B4 Leaders are influential individuals or Organisational representatives from diverse backgrounds, who are appointed as Leaders by the Minister for Education, Children and Youth

Leaders raise awareness of the importance of the early years, especially the First 1000 Days  and undertake an annual Action Plan against the B4 goals and objectives.

As part of the governments “It Takes a Tasmanian Village: Child and Youth Wellbeing Strategy”, 2021, membership of the B4 Leaders Group covers the broad nature of the wellbeing framework domains as well as the early childhood education and care sector.  

The B4 Leaders group also has three State Government representatives, currently Mellissa Gray, Deputy Secretary, Community Partnerships and Priorities Division, Department of Premier and Cabinet, Suzanne Purdon, Principal Leader – Early Years Partnerships and Projects and Nicole Kinghorn, A/Statewide Nursing Director, Child Health and Parenting Service, Tasmanian Health Service.

  • Gail Eaton-Briggs

    Gail Eaton-Briggs

    Gail has a long history of working with, coaching and mentoring people across both the government and private sector. Her expertise lies in children’s services, vocational education and training, child safety, family violence and family group conferencing.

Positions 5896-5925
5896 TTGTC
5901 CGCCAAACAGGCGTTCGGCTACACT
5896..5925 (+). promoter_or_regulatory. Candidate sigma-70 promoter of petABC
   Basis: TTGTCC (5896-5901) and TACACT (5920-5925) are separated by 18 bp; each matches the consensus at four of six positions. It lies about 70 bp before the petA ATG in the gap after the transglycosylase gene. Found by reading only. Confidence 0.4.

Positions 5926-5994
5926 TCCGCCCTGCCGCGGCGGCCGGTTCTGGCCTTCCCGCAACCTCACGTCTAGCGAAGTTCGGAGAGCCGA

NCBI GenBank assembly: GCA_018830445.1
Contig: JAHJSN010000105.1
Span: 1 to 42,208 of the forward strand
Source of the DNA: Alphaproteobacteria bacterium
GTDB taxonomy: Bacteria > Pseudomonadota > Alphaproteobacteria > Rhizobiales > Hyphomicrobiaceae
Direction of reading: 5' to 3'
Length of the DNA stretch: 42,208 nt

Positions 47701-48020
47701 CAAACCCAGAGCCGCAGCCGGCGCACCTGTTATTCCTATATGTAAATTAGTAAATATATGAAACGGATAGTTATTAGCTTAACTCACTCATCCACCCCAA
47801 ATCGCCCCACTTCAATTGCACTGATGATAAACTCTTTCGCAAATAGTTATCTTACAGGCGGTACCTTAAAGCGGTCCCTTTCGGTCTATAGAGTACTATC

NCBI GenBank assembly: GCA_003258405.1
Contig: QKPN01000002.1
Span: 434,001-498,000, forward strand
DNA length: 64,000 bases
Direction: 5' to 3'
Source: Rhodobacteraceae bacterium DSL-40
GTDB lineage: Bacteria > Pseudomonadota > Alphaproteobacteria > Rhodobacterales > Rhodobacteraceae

Gail loves seeing others doing well and thriving. In 2019 she started her own practice, Everywhen Solutions. She uses her passion and expertise in facilitation, leadership, people development, communication, mentoring, writing and planning to develop bespoke solutions for her clients.

    Gail is committed to the concept of lifelong learning and holds a Master of Public Administration, Bachelor of Social Science (Human Services) Child Care, Certificate IV in Training and Assessment, CIV in Celebrancy and a Company Directors Diploma. She is a Certified Practitioner in the i4 Neuroleader Model™️ (www.aboutmybrain.com), using neuroscience to build healthy and high performing leaders and an Accredited Consultant in DISC Advanced®, a tool to help individuals and teams know their natural and adjusted behavioural workplace style.

    Gail’s COVID project was to write the book that she had dreamt of for a very long time. My Conscious Grit Model is making a difference in the lives of her readers – just what she aimed to do.

  • Dr Lyndsay Quarmby

    Dr Lyndsay Quarmby

    Lyndsay’s work as a clinical psychologist spans over 17 years working clinically with children and families and in the supervision across disciplines on early assessment and intervention. Lyndsay has worked in government, not for profit and the private sectors in senior management positions and as a practicing clinical psychologist. Currently, Lyndsay is the Director and Principal Clinical Psychologist of Emerge Allied Health. Emerge is paediatric multi-disciplinary allied health practice across the North and East Coast of Tasmania. In addition, Lyndsay is a co-director of the Hummingbird Haven. Hummingbird Haven is a not-for-profit organisation committed to enhancing mental health outcomes to those most vulnerable in our community through providing easily accessible and free or affordable access to mental health intervention.